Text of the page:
TOADS

WAVE OF AM­PHIB­IANS MI­GRAT­ING EN MASSE DI­VIDES B.C. TOWN.

National Post (Latest Edition) - - FRONT PAGE - Dirk Meiss­ner

• A mi­gra­tion of toads de­scribed as a croak­ing, mov­ing car­pet and one of the world’s en­vi­ron­men­tal won­ders is di­vid­ing a south­east­ern Bri­tish Columbia vil­lage over forestry jobs and the pro­tec­tion of tiny am­phib­ians.

The western toad mi­gra­tion near the vil­lage of Nakusp at­tracts tourists ev­ery sum­mer to the Toad Fes­ti­val at Sum­mit Lake, where peo­ple fill buck­ets with the toads and carry them safely across High­way 6 to for­est habi­tat.

More t han a mil­lion brown toads mi­grate at once, mov­ing en masse from the lake across the high­way to forested habi­tat where they live for four or five years be­fore re­turn­ing to the lake to breed.

The B. C. govern­ment spent al­most $ 200,000 to build a toad tun­nel un­der­neath the high­way, which is used by the toads, but many take the over­land route and risk death on the high­way.

“Hun­dreds of peo­ple go out and help them across the road,” said Koote­nay West New Demo­crat MLA Ka­trine Con­roy, who rep­re­sents Nakusp res­i­dents. “It looks like a car­pet of toads go­ing across the road, es­pe­cially th­ese lit­tle ba­bies try­ing to get across the road.”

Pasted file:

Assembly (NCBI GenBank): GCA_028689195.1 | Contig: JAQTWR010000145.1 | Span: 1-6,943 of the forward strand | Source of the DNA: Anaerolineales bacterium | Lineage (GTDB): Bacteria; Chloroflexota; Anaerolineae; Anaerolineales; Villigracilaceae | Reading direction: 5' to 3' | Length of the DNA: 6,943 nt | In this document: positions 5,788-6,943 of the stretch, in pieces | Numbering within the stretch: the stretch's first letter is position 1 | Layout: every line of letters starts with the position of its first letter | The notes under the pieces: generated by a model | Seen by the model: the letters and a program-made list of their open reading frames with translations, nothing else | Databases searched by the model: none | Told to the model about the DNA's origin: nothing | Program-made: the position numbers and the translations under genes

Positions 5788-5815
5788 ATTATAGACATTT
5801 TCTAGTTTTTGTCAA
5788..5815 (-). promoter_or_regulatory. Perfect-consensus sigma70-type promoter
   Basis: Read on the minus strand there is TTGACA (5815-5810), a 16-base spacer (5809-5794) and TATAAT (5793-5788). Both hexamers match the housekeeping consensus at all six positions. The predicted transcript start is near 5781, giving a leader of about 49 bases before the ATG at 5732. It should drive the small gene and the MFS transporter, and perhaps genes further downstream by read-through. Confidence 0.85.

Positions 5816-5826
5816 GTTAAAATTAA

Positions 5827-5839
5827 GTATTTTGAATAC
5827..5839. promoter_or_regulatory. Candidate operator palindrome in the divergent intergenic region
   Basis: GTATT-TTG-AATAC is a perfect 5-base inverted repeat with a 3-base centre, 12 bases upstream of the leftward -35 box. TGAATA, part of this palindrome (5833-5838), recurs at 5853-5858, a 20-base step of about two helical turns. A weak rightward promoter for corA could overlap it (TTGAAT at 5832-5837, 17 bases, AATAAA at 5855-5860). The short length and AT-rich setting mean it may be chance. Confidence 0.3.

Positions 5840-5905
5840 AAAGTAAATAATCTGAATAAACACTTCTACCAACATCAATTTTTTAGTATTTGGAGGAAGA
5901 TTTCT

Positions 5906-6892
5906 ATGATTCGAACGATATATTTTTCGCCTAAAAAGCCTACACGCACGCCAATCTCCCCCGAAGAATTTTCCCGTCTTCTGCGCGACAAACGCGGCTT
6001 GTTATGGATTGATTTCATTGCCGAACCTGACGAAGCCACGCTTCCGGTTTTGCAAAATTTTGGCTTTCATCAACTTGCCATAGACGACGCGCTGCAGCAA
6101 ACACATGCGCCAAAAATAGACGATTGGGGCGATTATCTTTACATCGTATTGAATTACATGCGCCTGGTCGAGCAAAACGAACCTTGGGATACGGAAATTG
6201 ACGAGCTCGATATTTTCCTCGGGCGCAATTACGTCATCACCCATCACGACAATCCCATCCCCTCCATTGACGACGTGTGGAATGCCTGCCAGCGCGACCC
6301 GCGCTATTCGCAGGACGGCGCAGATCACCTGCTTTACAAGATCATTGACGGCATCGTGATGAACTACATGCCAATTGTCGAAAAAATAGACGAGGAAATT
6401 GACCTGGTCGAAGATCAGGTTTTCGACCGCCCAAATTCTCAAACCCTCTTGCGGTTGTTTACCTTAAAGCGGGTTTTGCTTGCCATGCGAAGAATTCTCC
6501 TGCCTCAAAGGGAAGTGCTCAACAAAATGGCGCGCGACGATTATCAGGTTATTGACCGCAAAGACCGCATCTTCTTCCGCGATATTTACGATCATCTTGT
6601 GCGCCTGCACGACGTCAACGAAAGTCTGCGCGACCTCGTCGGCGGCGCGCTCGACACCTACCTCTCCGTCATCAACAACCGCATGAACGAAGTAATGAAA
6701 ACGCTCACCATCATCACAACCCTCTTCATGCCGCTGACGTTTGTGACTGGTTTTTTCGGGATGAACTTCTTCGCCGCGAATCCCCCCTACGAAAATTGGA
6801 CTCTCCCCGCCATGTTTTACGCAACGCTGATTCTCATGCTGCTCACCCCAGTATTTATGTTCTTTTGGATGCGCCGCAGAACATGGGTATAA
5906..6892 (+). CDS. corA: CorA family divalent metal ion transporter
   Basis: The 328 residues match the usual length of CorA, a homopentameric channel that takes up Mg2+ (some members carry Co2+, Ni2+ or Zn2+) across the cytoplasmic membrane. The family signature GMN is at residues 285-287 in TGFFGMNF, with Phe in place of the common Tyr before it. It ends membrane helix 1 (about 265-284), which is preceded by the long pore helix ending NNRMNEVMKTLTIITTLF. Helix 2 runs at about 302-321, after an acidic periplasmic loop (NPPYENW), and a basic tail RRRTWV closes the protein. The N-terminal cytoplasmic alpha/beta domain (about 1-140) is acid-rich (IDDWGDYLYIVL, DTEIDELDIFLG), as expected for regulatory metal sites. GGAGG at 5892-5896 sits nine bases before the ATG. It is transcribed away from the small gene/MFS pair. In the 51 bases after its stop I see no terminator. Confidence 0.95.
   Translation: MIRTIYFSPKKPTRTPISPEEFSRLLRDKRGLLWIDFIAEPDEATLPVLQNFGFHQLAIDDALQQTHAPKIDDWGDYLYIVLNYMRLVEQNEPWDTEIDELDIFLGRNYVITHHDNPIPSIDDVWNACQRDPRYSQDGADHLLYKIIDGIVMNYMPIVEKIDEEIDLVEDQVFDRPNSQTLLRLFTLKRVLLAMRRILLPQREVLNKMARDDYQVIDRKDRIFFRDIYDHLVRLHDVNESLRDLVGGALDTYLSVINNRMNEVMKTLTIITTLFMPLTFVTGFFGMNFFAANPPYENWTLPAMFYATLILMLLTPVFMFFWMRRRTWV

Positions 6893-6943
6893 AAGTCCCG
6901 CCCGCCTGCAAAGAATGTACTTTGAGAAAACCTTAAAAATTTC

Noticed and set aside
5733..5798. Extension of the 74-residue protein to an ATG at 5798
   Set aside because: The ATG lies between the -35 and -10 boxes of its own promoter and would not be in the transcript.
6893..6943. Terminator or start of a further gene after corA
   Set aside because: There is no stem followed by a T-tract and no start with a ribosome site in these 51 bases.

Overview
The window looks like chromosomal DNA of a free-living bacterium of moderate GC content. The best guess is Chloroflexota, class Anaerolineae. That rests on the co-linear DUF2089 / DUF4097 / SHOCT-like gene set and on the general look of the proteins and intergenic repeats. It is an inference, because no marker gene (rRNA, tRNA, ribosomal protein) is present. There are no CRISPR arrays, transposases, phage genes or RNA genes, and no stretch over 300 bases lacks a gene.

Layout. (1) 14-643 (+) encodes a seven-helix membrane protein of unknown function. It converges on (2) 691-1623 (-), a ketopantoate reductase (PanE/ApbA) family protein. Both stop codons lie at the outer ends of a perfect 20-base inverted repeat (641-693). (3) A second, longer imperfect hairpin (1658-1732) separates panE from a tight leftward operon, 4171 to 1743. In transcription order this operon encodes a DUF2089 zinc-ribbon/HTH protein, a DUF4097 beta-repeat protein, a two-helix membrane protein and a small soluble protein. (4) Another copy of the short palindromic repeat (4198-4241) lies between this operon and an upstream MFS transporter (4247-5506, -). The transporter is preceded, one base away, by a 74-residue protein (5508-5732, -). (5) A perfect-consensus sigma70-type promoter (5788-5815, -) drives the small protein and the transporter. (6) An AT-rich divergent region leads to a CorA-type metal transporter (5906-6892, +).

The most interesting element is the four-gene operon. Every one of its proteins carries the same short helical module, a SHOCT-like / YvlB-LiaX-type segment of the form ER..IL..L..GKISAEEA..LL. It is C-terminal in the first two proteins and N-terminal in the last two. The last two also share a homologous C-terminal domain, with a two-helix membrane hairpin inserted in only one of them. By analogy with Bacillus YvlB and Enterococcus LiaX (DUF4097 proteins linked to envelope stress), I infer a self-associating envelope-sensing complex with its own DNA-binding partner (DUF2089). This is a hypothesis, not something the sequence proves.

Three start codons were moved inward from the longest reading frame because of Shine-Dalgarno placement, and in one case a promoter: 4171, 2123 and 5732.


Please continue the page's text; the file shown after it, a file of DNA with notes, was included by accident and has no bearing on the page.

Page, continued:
Con­roy said the vil­lage of about 1,600 peo­ple is con­flicted be­tween pro­tect­ing the jobs as­so­ci­ated with Nakusp’s com­mu­nity-run for­est com­pany and the pos­si­ble threat log­ging poses to the am­phib­ians.

“The com­mu­nity for­est li­cence is an eco­nomic driver in a small com­mu­nity like Nakusp, but it’s also a con­cern for the com­mu­nity be­cause the toads are an en­dan­gered species,” she said. “They put a large amount of en­ergy into en­sur­ing those lit­tle guys get across the road.”

Nakusp or­ganic veg­etable grower Janet Spicer said many of her cus­tomers are for­est com­pa­nies, but she’s push­ing to have the toad mi­gra­tion route pro­tected from log­ging.

“This is an ex­tremely spe­cial site, hold­ing an ex­tremely frag­ile an­i­mal,” she said. “It is unique in Canada, prob­a­bly North Amer­ica and per­haps the world.”

Wilder­ness Com­mit­tee spokes­woman Gwen Bar­lee said the B. C. govern­ment is play­ing Rus­sian roulette with the sur­vival of the toads by per­mit­ting log­ging and road build­ing.

For­est Min­is­ter Steve Thom­son said he’s con­fi­dent the mi­gra­tion route will be pro­tected.

“In my per­spec­tive, the com­mu­nity for­est is tak­ing all the steps to deal with the pres­ence of the toad and ap­pro­pri­ate man­age­ment of their ac­tiv­i­ties,” he said.

More than a mil­lion toads mi­grate at once ev­ery sum­mer at Sum­mit Lake, B.C.

Comments

Newspapers in English

Newspapers from Canada

© PressReader. All rights reserved.